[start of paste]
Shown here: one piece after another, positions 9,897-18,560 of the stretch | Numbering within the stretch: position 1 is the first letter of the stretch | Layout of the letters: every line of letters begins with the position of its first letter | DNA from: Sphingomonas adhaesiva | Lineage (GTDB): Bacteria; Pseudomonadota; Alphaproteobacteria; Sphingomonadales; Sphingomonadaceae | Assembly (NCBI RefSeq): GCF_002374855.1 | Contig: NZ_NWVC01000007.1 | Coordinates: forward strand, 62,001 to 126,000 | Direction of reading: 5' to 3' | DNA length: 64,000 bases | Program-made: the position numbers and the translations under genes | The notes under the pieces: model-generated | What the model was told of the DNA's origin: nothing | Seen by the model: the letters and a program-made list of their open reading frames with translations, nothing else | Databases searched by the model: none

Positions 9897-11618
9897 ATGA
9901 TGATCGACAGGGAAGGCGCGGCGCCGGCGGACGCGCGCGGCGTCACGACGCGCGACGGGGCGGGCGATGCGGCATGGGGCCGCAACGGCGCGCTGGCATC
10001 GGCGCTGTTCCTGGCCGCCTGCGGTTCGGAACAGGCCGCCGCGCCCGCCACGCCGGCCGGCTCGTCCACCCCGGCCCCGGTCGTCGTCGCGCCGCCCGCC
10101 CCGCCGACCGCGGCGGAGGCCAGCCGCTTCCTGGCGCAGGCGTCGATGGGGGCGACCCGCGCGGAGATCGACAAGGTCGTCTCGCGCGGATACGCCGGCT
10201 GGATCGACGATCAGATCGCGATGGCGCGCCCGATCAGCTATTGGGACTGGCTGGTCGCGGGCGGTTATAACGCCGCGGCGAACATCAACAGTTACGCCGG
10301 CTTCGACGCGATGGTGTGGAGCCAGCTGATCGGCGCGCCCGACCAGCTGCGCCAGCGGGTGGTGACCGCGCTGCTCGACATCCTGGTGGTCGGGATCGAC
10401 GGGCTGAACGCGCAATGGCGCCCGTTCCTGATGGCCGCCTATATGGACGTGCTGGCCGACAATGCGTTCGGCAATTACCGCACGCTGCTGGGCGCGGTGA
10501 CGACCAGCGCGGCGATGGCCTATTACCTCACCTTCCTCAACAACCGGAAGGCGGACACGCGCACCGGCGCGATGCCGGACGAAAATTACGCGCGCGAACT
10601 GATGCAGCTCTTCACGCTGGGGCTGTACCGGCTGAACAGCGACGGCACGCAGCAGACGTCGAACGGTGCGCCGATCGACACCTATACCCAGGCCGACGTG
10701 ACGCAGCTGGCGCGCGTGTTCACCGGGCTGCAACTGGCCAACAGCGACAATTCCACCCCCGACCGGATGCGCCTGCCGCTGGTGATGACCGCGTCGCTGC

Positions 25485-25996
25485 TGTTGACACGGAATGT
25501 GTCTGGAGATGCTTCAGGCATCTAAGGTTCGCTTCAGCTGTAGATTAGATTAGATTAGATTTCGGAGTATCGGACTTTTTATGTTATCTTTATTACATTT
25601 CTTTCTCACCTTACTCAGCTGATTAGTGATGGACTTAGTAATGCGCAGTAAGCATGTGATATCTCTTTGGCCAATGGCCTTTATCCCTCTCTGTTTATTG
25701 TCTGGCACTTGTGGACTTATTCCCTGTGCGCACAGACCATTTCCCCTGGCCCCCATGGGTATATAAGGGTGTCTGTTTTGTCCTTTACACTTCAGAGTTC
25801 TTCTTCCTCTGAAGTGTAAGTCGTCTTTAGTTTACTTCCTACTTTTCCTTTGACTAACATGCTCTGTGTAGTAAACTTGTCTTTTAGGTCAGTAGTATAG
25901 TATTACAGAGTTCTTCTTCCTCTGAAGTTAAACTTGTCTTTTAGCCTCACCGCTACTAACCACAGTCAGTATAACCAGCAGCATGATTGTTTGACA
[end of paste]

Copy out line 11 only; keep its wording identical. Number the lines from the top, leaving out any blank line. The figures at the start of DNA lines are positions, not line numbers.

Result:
10601 GATGCAGCTCTTCACGCTGGGGCTGTACCGGCTGAACAGCGACGGCACGCAGCAGACGTCGAACGGTGCGCCGATCGACACCTATACCCAGGCCGACGTG